Reviewed by Colin Jacobson (June 23, 2016)
Not long ago, I examined the first year of Scream: The TV Series. In the same vein comes a “Chiller” network show called Slasher.
This 2-Blu-ray set includes all of Season One’s eight episodes. The plot synopses come from the packaging.
An Eye For An Eye: “When Sarah Bennett (Katie McGrath) returns to the small town where she was born and her parents were killed, she plunges into a new, even bloodier murder mystery – and history starts to repeat itself.”
When I mentioned the Scream TV series at the start, I did so mostly just to cite another horror anthology. The connections don’t end there, though, as both offer clear thematic and narrative similarities.
Whereas Scream grabbed my attention right off the bat, I can’t make the same claim for Slasher. While “Eye” has its moments, it lacks a lot of real drama or scares. McGrath’s dodgy attempt at an American accent doesn’t help. Hopefully Slasher will improve as it goes, but “Eye” leaves me somewhat cold.
Digging Your Grave With Your Teeth: “After receiving a disturbing package with a gory message, Sarah is determined to stop The Executioner from wreaking vengeance on the people of Waterbury”.
Poor Wendy Crewson! Only 27 years older than McGrath, she finds herself cast as Brenda, Sarah’s grandmother. Sure, the show indicates that Brenda gave birth to Sarah’s mother at the age of 18, but she still seems young for the part.
At least Crewson adds some personality to another fairly listless episode. McGrath continues to lack much personality as our lead, and most of the supporting cast feels bland as well. Crewson brings a little pep to the proceedings, though not enough to make this an especially compelling episode. “Grave” moves along some plot elements but it still doesn’t engage me.
Like As Fire Eateth Up and Burneth Wood: “Sarah’s certainty that the police have arrested the wrong person for the murders is validated when she learns a shocking secret from the past.”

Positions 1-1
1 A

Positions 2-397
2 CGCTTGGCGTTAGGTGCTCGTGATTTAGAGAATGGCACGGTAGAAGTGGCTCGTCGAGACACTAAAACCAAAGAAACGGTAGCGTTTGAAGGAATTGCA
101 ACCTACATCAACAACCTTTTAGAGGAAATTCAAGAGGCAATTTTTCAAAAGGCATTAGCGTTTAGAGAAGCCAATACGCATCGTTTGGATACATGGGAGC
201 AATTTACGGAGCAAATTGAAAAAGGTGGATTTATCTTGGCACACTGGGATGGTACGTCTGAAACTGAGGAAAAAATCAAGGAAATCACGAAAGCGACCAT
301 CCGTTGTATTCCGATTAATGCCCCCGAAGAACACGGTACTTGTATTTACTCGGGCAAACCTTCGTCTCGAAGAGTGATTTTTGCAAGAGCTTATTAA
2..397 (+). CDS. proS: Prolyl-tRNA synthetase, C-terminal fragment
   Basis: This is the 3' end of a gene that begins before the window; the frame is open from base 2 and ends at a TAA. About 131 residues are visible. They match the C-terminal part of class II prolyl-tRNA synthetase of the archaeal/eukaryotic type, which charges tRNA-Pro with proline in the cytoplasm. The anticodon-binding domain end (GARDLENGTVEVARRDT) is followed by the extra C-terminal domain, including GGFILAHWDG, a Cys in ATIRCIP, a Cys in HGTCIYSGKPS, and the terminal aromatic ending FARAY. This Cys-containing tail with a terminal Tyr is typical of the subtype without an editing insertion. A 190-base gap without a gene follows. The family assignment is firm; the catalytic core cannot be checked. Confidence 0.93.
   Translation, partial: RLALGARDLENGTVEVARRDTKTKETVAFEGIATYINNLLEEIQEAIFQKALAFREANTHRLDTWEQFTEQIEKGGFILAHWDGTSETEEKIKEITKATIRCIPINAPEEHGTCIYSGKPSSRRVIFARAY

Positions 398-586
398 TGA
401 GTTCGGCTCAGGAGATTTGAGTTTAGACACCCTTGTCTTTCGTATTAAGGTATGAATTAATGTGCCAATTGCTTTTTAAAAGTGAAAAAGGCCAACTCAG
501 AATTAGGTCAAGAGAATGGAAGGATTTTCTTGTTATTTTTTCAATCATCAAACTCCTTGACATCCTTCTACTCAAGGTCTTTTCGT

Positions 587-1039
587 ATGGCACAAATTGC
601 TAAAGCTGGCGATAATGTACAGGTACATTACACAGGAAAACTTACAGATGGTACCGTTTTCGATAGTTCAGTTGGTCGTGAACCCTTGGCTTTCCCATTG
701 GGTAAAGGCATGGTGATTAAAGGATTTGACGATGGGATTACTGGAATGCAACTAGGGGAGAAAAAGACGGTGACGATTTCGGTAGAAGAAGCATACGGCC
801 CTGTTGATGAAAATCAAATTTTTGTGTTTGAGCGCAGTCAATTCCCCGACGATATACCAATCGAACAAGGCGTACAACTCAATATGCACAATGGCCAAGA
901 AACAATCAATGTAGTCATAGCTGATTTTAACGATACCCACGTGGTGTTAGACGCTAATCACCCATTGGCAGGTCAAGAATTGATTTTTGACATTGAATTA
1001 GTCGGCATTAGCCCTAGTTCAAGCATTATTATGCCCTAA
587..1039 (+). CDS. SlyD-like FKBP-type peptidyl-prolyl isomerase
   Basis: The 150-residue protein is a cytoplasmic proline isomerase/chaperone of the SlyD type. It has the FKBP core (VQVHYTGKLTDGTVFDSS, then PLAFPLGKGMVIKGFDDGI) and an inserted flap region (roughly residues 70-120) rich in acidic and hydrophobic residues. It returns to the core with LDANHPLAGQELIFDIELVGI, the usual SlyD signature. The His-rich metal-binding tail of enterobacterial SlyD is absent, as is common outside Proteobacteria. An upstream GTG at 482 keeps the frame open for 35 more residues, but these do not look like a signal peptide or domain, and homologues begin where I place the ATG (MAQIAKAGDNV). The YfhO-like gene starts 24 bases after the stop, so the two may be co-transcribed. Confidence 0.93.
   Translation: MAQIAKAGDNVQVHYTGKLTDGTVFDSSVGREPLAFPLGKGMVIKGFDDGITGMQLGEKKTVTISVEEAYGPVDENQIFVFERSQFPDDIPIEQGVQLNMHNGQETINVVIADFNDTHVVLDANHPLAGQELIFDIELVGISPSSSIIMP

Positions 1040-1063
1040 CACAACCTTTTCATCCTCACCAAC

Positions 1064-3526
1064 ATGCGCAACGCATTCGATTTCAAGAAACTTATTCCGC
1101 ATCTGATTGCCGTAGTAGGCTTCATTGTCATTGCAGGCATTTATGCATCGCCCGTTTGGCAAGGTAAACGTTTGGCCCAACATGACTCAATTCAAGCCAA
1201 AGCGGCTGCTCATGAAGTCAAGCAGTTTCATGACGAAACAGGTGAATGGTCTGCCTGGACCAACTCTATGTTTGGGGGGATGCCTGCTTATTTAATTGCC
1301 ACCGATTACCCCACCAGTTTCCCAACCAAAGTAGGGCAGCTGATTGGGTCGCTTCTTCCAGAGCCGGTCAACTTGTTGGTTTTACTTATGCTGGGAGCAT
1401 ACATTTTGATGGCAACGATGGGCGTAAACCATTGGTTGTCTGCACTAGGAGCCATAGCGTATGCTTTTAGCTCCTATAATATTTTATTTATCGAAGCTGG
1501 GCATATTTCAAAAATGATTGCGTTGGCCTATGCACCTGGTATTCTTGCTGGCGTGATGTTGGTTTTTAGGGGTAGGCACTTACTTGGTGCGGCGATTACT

Part of the problem with Slasher comes from its derivative nature. As noted, some aspects remind me of Scream, but Slasher also tosses in obvious links to predecessors such as Silence of the Lambs and Se7en.
This lack of originality drags on Slasher and makes it pretty uninvolving so far. I still hope to see it improve, but the first three episodes feel like little more than generic horror.
As Water Is Corrupted Unless It Moves: “Sarah grows frustrated with the police chief’s (Dean McDermott) inaction as she becomes convinced the killer is playing out the seven deadly sins, but her efforts to help the investigation result in even more tragedy.”
Ever since the first episode, I’ve thought that McGrath made for a dull lead character, and that hasn’t changed. She creates a hole at the top of the project – though she’s not the only problem, as much of the rest of the series seems bland as well. I’ve come too far in Season One to bail on Slasher, but I feel less and less hopeful that the story will ever become involving.
Ill-Gotten Gains: “Sarah shoulders Cam’s (Steve Byers) blame after another shocking murder, while Dylan’s (Brandon Jay McLaren) TV commentaries on the killings bring out the best and worst in Alison (Mayko Nguyen).”
Part of the issue I have with Slasher is that it plays like a really violent soap opera. It concentrates more on internecine drama than attempts at horror or real drama, and that focus on tedious character elements becomes an issue. “Gains” shows a little spark, though, mainly due to Alison’s attempts to draw out the killer.
The One Who Sows His Own Flesh: “Tom Winston (Patrick Garrow) shares disturbing information with Sarah about her past, leading her to suspect the identity of the Executioner’s next victim.”
If Slasher didn’t seem derivative enough, it becomes even more so here, as the show suddenly turns into Room. Because the series hinted at this subplot previously, it doesn’t come out of nowhere, but it still feels like an odd choice. The rest of the show continues down the usual monotonous path.
In the Pride of His Face: “Sarah learns that Dylan knew about her past before they met. Tom Winston escapes from prison, convinced that Sarah is going to be the Executioner’s final victim.”
One aspect I liked about the Scream series stemmed from the fun way it toyed with viewer expectations, especially in the ways it bounced around potential suspects. On the other hand, Slasher seems bound and determined to wring as little drama from the killer’s identity as humanly possible. That’s just another wrong move in a series full of them, and it leaves Season One stuck in neutral as it should heat up.
Soon Your Own Eyes Will See: “Hurt and confused by Dylan’s betrayal, Sarah seeks solace with Cam while the Executioner works to exact a final vengeance.”
Here the season comes to an end – and with it the reveal of the Executioner’s identity. Does this climax seem exciting? Yes, if you didn’t follow all the obvious clues and figure out the murderer many episodes earlier.
That inevitability makes “Eyes” the disappointing capper on a lackluster season. I can’t even call it a season of lost potential, as Slasher never really threatened to rise above promise of its generic title. It started bland and stayed there.